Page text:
[blockquote line1=””]The Oasis School of Human Relations: inspiring and developing 21st century relationships for meaningful, responsible and sustainable action. We bring radical human relations approaches to transform the world around us. We work with people and their questions, key decision makes, communities and the work places of tomorrow. We are the global pioneers in the application and practice of Whole Person Learning through human relations.[/blockquote]
To respond I had to turn to the changing context in which we find ourselves in the 21st century and distil the elements of living today that are essentially different from the experience of my parent and certainly my grandparents:
- I am inundated with information; this information has an immediacy and is global in its reach: something happens on the other side of the world and I can be almost immediately informed and involved
- The information I receive or seek is often of a contradictory nature, requiring me to hold several competing ideas and thoughts in my head at the same time: for example my need to become more autonomous competes with my desire and need to seek increasingly higher levels of interdependence
- There is no one ‘right way’ of doing things any more
- No single authority has the answer and there are so many more questions; in such a rapidly changing world the knowledge I have gathered is often outmoded before I’ve even had a chance to practice
- I can no longer rely upon experiences from the past to guide my actions, thoughts, beliefs for the future.
In that sense I am involved in a new and different search for meaning. As Mario van Boeschoten writes:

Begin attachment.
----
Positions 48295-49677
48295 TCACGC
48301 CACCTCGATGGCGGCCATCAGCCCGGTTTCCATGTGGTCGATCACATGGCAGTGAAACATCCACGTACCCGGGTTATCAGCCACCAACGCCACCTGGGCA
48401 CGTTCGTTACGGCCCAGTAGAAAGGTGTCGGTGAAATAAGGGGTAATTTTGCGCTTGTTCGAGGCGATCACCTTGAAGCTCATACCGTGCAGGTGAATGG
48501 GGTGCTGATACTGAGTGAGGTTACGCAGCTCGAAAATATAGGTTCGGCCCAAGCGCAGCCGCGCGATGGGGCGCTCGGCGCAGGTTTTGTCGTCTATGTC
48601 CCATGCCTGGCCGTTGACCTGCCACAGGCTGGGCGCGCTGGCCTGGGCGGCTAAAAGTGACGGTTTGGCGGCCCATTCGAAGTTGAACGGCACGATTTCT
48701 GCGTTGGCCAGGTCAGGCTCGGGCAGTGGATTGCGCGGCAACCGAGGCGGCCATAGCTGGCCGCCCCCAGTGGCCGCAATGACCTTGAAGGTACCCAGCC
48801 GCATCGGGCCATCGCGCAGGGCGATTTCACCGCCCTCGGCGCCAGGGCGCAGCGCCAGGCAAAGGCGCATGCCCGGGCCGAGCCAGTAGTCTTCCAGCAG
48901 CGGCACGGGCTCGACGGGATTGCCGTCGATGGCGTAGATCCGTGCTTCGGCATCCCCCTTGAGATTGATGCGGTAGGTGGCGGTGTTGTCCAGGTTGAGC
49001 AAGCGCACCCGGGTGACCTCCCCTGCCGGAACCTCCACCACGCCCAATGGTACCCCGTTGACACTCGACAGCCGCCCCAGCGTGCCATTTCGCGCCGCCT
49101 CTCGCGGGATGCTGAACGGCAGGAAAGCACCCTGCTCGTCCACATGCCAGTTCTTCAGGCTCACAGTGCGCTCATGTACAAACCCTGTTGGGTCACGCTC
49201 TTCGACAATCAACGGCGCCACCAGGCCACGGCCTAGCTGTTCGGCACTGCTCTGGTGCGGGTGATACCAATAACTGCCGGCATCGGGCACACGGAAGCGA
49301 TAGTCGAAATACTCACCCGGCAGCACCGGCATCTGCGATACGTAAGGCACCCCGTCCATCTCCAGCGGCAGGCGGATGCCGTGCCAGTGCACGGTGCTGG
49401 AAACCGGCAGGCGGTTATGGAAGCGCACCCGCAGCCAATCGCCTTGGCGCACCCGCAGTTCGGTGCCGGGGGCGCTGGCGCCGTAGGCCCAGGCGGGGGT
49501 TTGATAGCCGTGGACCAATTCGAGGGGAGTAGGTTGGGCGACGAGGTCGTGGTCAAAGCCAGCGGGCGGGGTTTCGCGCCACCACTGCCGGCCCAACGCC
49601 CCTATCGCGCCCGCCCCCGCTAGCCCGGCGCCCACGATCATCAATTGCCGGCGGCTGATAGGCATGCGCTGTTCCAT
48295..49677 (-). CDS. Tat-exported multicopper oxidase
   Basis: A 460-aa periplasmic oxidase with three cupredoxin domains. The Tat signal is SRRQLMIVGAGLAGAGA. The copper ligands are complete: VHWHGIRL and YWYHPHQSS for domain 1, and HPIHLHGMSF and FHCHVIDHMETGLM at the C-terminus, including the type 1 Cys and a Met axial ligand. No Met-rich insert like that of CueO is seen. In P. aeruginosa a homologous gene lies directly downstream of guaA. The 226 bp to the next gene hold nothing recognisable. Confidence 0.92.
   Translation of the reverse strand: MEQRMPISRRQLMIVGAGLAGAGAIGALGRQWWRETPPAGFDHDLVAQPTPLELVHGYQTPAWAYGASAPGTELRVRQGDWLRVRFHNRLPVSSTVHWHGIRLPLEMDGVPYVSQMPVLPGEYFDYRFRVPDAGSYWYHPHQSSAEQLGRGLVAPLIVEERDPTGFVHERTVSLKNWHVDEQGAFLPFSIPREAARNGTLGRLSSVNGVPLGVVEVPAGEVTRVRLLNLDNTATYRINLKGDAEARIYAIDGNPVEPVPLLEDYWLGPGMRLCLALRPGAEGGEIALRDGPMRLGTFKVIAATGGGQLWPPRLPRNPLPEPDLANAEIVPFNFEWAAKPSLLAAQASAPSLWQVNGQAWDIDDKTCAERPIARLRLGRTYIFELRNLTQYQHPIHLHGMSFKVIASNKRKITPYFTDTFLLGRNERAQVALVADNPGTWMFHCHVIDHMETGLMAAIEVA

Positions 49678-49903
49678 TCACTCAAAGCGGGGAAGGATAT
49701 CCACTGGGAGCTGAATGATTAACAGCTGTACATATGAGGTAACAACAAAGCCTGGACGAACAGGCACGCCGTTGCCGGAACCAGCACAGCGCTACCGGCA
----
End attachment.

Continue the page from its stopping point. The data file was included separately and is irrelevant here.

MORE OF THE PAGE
[blockquote line1=”Mario van Boeschoten”]When we engage in the world we immediately walk into the question of meaning – there is nothing that is given anymore. Terrifying in some forms though it is, it is also the space that we meet some deep inspirational forces. It is a sacred space of creativity that unites us in the cosmos.[/blockquote]
Once the space for creativity is embraced, new and different opportunities, possibilities and potentials can be realised.
We neither need nor can utilise more of the same and that includes the nature of relationships to and with each other.
Rather than relying upon the securities of ostensibly shared codes of conduct, whether that is in relation to work, gender, class, power, sexuality, we have, as Bryce Taylor long advocated, to engage more with process, to surrender certainty in order to work things out together. This is a call to becoming more collaborative. We have to find out what is needed and in that sense we have to allow for a greater flexibility with ourselves, with each other and in relation to the world in which we find ourselves.
21st century relationships require me to work out and recognise where I stand in relation to you, ‘the other’; to understand and challenge my values and my world view; and for us, working together out of freedom and difference, to explore and create action for effective change in a demanding, glorious, and hectic world.
So doing requires a level of human endeavour, connection and exploration which goes beyond the mundane and the externally directed and reaches towards a higher level of activity and engagement which embraces not only the intellectual and the emotional but also the soul and the spirit.
In this process I am both the guide and the guided, experiencing and encouraging increasing levels of mutual transparency and trust within our relationship in order to ensure that we can healthily respond and work to transform and shape our ever-changing context.
Only in the company of another am I truly robust enough to work with and manage the complexities of information, contradiction and complexity that already exist and will continue to amplify in this largely unscripted and unrehearsed world.